Does jet-lag affect your sense of taste?
- linguafood Sep 6, 2010 10:15 AM
I'm asking b/c whenever I fly to and from Europe, it takes a few days for me to get the full range of flavors in the foods I eat.
I've learned to not plan on any elaborate, expensive, or subtly flavored meals in the first couple of days after a transatlantic flight, because it's totally wasted on me.
Everything I eat tastes bland, muted... like the flavors are turned down a few notches. So I either don't bother eating anything interesting, or I need to seriously crank up the spice level to 'enjoy' my meal.
Anyone else share this experience?
This is *fascinating*, linguafood! And now you've got me thinking back over the (many, many) times when I've been jet-lagged.
Pondering it now, it seems to make sense that one's taste would be a little sluggish after a long flight, especially adding in the time change and general frenzy of travel these days.
I do definitely crave certain foods after a long flight -- something as far from airplane food as I can get my hands on: hot, fresh, comfort-foodish. Last time I went to Australia, my first post-plane meal was a massive scallion pancake, beautiful little juicy pork dumplings, and gallons of hot tea, from a northern Chinese dumpling place in Sydney.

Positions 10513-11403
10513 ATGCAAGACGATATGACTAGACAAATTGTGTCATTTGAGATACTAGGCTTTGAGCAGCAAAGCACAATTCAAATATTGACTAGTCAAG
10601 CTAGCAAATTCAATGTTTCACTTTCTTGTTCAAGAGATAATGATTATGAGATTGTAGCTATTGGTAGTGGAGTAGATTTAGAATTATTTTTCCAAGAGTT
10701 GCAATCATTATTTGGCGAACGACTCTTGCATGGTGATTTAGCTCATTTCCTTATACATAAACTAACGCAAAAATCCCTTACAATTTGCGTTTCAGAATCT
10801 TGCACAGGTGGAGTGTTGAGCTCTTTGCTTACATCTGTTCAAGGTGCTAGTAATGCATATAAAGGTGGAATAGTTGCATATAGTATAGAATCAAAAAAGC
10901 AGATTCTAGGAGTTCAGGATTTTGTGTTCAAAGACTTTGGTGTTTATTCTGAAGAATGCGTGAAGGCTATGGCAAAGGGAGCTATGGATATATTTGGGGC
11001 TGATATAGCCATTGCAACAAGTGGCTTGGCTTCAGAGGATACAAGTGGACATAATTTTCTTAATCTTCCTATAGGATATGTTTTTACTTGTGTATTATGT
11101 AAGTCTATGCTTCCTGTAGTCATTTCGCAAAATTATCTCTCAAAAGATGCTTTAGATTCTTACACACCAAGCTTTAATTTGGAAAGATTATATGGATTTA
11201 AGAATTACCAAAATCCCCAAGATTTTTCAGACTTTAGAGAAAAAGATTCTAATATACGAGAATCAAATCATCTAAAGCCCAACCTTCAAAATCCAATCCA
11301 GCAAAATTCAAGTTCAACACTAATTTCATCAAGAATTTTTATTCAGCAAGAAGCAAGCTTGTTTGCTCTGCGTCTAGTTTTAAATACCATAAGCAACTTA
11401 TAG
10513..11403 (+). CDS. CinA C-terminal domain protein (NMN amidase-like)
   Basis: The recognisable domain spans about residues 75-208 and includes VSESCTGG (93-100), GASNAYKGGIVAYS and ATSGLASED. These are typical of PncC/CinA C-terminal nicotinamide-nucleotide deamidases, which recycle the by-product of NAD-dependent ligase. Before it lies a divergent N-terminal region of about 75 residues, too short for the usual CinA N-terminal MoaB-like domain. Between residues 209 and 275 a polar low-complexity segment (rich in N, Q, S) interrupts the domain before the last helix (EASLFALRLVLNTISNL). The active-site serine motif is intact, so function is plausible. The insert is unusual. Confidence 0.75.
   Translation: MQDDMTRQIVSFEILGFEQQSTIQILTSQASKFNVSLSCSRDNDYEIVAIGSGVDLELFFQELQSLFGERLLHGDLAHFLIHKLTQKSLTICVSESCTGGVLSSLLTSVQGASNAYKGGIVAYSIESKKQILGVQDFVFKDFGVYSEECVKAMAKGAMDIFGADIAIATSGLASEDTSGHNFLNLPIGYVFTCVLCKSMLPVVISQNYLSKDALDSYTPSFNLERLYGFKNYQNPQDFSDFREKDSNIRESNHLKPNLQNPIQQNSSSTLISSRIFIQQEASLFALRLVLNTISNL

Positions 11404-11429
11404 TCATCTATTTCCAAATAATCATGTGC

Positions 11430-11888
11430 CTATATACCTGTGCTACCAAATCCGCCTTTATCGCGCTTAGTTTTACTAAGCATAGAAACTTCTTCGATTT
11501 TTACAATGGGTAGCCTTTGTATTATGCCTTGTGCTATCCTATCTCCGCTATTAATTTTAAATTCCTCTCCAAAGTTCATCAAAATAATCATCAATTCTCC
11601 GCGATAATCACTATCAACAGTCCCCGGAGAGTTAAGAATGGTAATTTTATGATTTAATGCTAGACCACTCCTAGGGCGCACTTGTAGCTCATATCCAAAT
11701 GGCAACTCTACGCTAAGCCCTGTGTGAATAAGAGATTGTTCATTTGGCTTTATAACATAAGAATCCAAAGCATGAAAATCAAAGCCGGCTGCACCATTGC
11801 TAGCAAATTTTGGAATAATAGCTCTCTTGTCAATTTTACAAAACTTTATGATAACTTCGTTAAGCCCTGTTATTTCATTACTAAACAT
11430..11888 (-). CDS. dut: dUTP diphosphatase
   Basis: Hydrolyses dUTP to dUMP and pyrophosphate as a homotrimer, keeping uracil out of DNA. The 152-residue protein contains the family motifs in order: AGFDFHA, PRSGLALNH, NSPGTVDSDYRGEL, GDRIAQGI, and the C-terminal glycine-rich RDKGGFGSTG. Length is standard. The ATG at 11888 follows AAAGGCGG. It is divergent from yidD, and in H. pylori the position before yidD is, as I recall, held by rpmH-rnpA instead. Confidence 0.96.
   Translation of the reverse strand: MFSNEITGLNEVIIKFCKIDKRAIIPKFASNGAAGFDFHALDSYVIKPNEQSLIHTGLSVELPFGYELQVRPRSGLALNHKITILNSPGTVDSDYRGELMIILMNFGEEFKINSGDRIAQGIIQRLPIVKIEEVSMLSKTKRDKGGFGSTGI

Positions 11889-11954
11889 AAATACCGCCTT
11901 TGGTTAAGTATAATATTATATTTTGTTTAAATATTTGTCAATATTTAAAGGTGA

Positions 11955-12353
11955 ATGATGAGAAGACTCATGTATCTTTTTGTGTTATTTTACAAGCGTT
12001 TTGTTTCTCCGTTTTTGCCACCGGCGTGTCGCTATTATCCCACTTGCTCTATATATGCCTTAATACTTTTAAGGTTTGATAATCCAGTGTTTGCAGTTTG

I definitely don't crave spicy foods -- usually long flights and exhaustion make me a wee bit nauseous, so I'm pretty put off by strong flavors.
Very interested to hear others' input!
Most of my travel is N-S with not so many time zones. My Europe-US adjustments have been more the meal shifts, i.e. departing Europe at breakfast time and arriving in the US 7 hours later, in time for..a late breakfast.
From the other direction, Sydney to Denver wiped me out for 2 days. But Miami- Rio, 8 hours, no problem. I think it's more the clock adjustment for me.
Fortunately, no - if anything both appetite and pleasure in the food are heightened by the mild buzz I get from jet lag. Let me at that food, whether in Europe or Asia.
I'd be unsure whether it was sense of taste or, simply, tiredness that's the cause - but I usually have little interest in "good food" for a couple of days. Of course, when you're flying to, say, a holiday destination you gotta make an effort to overcome that and just dive into the food as best you can. You may not get the second chance.
Perhaps it is simply the overexposure to the dreadful "air" on the plane damaging your olfactory abilities and thus affecting your sense of tase. I have noticed that even relatively short flights may congest my sniffer.
Then again, the entire air travel experience in and of itself is often enough to ruin one's appetite. I mean, "Sure, here's an extra 25 bucks so you can inadvertenly forget to send my bag to my ultimate destination. . . . "